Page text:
NEW YORK (AP) — The toughest opponent for many NFL players and coaches during the blazing hot days of training camp sits far above the football field.

The sun's powerful ultraviolet rays are a leading cause of skin cancer, and shade is rare at most practice sites. So, slathered-on sunscreen, big bucket hats, long-sleeved T-shirts and slick sunglasses serve as lead blockers.

"I do it regularly, being red-haired with freckles, Irish heritage," Dolphins offensive tackle Sam Young said of using sunscreen. "I go to a dermatologist once a year to make sure everything is good."

Young doubles up on the protection by also wearing long sleeves during practice, despite steamy conditions that are more suited for lounging at the beach than playing on a football field.

"To me, it's not worth the risk," said Young, who grew up in South Florida and has family members who have had skin cancer. "I try to be as practical as I can about it. Sleeves mean one less thing to have to worry about."

And, there are plenty of concerns for those who spend so many hours on sun-splashed fields.

Skin cancer is the most common type of cancer, according to the American Cancer Society. The organization estimates there will be 5.4 million new cases of non-melanoma this year among 3.3 million people, and 91,270 new cases of melanoma — a more serious and aggressive form of skin cancer. Melanoma is usually curable, however, when detected in its early stages.

The NFL and American Cancer Society teamed up this summer to launch an initiative as part of its "Crucial Catch" campaign in which free sunscreen is being provided to players, coaches, fans, team employees and media at camps around the country. Some sites — such as at Jets and Giants camp — have several receptacles where people can get sunscreen from a dispenser, while packets of lotion are being handed out at others.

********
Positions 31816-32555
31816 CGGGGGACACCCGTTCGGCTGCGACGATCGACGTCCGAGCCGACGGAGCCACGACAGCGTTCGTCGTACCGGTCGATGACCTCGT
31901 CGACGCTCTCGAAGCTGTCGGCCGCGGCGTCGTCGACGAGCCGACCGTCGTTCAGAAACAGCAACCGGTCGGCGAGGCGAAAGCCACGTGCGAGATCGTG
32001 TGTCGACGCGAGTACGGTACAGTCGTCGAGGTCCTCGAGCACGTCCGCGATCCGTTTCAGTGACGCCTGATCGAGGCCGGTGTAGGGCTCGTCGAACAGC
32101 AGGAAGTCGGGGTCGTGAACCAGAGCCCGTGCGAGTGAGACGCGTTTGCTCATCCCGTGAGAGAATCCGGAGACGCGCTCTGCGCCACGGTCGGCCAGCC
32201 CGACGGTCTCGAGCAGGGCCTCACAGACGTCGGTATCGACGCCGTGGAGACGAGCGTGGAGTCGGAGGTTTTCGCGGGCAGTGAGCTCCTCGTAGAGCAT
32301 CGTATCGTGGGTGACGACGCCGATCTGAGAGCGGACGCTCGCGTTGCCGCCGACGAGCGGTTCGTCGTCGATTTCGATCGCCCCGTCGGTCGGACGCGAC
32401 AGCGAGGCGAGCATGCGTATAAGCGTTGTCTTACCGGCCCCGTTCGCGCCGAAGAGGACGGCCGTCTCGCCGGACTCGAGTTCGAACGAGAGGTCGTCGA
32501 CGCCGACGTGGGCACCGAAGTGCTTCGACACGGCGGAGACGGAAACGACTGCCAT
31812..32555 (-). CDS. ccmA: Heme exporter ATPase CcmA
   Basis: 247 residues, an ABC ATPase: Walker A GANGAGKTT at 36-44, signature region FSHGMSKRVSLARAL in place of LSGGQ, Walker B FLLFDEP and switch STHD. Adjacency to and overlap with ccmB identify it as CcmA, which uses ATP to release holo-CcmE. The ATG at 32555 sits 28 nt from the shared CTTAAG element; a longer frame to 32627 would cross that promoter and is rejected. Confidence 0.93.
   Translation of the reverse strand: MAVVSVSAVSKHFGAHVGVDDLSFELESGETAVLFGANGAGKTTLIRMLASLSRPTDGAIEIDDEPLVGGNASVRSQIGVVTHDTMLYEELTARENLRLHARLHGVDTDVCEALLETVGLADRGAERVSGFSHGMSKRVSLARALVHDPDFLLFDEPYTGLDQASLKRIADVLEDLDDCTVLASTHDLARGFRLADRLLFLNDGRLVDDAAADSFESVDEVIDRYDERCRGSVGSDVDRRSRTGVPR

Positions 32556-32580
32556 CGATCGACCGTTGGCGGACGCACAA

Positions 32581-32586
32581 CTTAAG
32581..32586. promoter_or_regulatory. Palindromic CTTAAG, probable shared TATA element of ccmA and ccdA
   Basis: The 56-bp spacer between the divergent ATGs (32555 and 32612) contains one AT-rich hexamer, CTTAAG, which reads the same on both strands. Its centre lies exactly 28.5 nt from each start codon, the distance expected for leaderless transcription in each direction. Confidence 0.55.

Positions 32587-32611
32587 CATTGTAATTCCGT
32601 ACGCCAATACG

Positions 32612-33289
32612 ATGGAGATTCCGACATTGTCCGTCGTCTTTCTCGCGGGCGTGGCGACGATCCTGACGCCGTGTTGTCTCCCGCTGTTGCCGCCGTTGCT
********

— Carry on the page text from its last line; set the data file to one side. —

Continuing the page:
"One of the things we try do here that we haven't done before (is) to look at the skin cancer part of it," first-year Lions coach Matt Patricia said, "and see if there's anything you have questions about as a person, 'Hey, this doesn't look right,' or, 'What do you think about this?'"

Falcons coach Dan Quinn said he's had a spot "removed or checked on" in annual skin cancer checks during physical exams. He and some of his assistants normally wear long shirts under their T-shirts during practice — despite the Georgia heat and humidity.

"We all remind one another," Quinn said. "For the players and for the coaches, we always have the lotion that we need or the spray to use. They're pretty mindful."

Well, some are.

Plenty of players acknowledge they often hit the field focused more on picking up blocks than putting on sunblock.

"I probably should, but I'm just too lazy," said Washington receiver Trey Quinn.